Leycester had reached Carlyon on foot

Leycester had reached Carlyon on foot. He had left the house in the morning, simply saying that he was going for a walk, and that they were not to wait any meal for him. During the last few days he had wandered in this way, seemingly desirous of being alone, and showing no inclination toward even Charlie’s society. Lady Wyndward half feared that the old black fits was coming on him; but Lenore displayed no anxiety; she even made excuses for him.
“When a man feels the last hour of his liberty approaching, he naturally likes to use his wings a little,” she said, and the countess had smiled approvingly.
“My dear, you will make a model wife; just the wife that Leycester needs.”
“I think so; I do, indeed,” responded Lenore, with her frank, charming smile.
So Leycester was left alone to his own wild will during those last few days, while the dressmakers and upholsterers were hard at work preparing for “the” day.
He could not have told why he came to Carlyon. He did not[268] even know the name of the little village in which he found himself. With his handsome face rather grave and weary-looking, he had tramped into the inn, and sunk down into the seat which had supported many a generation of Carlyon fisherman and many sea-coast travelers.
“This is Carlyon, sir,” said the landlord, in answer to Leycester’s question, eying the tall figure in its knee breeches and shooting jacket. “Yes, sir, this is Carlyon; have you come from St. Michael’s, sir?”
Leycester shook his head; he scarcely heard the old man.
“No,” he answered; “but I have walked some distance,” and he mentioned the place.
The old man stared.
“Phew! that’s a long walk, sir; a main long walk. And what can I get you to eat, sir?”
Leycester smiled rather wearily. He had heard the question so often in his travels, and knew the results so perfectly.
“Anything you like,” he said.
The landlord nodded in approval at so sensible an answer, and went out to consult his wife, who had been staring at the handsome traveler from behind the half-open door of the common living room. Presently he came out with the result. The gentleman could have a bit of fish and a chop, and some Falmouth potatoes.
Leycester nodded indifferently—anything would do.
Both the fish and the chop were excellent, but Leycester did anything but justice to them. A strange feeling of restlessness seemed to have taken possession of him, and when he had lit his cigar, instead of sitting down and taking it comfortably, he felt compelled to get up and wander to the door. The evening was drawing in; there were a fairish number of miles between him and home—it was time for him to start, but still he leant against the door and looked at the sea and cliffs that rose in a line with the house.
At last he paid his reckoning, supplemented it with a half-crown for the landlord in his capacity of waiter, and started. But not homeward; the cliff seemed to exercise a strange fascination for him, and obeying the impulse which was almost irresistible, he set off for the path that ascended to the summit, and strode upward.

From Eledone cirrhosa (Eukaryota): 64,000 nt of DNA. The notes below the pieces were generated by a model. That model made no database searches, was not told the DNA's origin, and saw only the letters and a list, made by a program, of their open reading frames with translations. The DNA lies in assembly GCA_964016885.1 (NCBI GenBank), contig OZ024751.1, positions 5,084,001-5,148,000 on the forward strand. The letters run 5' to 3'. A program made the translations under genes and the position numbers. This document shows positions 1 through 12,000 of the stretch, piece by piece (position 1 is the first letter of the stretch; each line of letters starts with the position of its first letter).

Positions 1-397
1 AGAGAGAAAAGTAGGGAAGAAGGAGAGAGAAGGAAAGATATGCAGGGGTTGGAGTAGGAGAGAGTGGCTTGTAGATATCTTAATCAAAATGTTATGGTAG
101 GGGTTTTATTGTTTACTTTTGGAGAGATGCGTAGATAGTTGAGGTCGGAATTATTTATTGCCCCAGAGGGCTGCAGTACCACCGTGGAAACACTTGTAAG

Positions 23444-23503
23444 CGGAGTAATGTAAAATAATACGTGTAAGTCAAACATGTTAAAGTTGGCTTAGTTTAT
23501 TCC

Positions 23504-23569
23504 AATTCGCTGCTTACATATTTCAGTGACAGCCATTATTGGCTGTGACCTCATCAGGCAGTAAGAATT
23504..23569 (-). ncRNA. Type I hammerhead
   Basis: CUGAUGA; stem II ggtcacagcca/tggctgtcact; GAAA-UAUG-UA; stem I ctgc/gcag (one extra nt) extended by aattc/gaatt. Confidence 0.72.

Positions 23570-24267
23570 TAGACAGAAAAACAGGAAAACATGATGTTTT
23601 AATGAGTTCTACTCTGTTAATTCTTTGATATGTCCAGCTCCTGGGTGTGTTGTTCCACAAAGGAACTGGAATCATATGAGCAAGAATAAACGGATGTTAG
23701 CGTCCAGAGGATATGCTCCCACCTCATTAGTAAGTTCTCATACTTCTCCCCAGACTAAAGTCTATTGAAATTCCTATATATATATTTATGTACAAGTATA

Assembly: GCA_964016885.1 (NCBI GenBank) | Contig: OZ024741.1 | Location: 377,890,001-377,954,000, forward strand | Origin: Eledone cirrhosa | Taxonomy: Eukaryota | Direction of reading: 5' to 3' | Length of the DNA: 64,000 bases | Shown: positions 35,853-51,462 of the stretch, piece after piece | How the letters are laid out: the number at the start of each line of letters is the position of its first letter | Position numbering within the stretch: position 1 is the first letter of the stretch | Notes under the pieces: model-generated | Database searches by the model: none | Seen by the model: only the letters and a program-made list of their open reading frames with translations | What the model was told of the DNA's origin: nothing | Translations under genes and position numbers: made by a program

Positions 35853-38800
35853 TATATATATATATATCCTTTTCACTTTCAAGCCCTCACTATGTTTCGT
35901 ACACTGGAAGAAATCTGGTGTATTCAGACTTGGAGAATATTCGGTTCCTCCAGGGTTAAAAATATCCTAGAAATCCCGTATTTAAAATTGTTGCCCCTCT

A great peace was upon the scene, a great unrest and unsatisfied desire was in his heart. All the air seemed full of Stella; her voice mingled, for him, in the plash of the waves. Thinking of her with a deep, sorrowful wistfulness, he climbed on and—passed her.
Stood within reach of her as she cowered and shrank against the wall of chalk, and all unconscious of her nearness he turned and came down. The evening had grown chilly and keen, but his walk had made him hot, and he turned into the inn to get a glass of ale.
The landlord was surprised to see him again, and said so, and Leycester stood, with the glass in his hand, explaining that he had been up the cliff to look at the view.
[269]
“Aye, sir, and a grand view it is,” said the old man, with pardonable pride. “Man and boy I’ve growed under the shadow of that cliff, and I know every inch of it, top and bottom. Mighty dangerous it is too, sir,” he added, reflectively. “It’s not one or two, but nigh upon a score o’ accidents as I’ve known on that cliff.”
“The path is none too wide,” said Leycester.
“No, sir, and in the dark——” he stopped suddenly, and started. “What was that?” he exclaimed.
“What is the matter?” Leycester asked.
The old man caught his arm suddenly, and pointed to the cliff. Leycester looked up, and the glass fell from his hand. There, on the giddy height, clearly defined against the sky, were two figures, locked together in what appeared a deadly embrace.
“Look!” exclaimed the old man. “The glass—give me the glass!”
Leycester caught up a telescope that stood on a seat beside them and gave it to him; he himself did not need a glass to see the dark, struggling figures, they were all too plain. For one second they stood as if benumbed, and then the echo of the shriek smote upon their ears, and the cliff was bare. The old man dropped the telescope and caught Leycester’s arm as he made a bound toward the path.
“No, no, sir!” he exclaimed. “No use to go up there, the boat! the boat!” and he ran to the beach. Leycester followed him like a man in a dream, and tearing off his coat, seized an oar mechanically.
There was not a soul in sight, the peace of the Autumn evening rested on sea and shore, but in Leycester’s ears the echo of that awful death-shriek rung as plainly as when he had first heard it. The landlord of the inn, an old sailor, rowed like a young man, and the boat rose over the waves and cleaved its way round the bay as if a dozen men were pulling.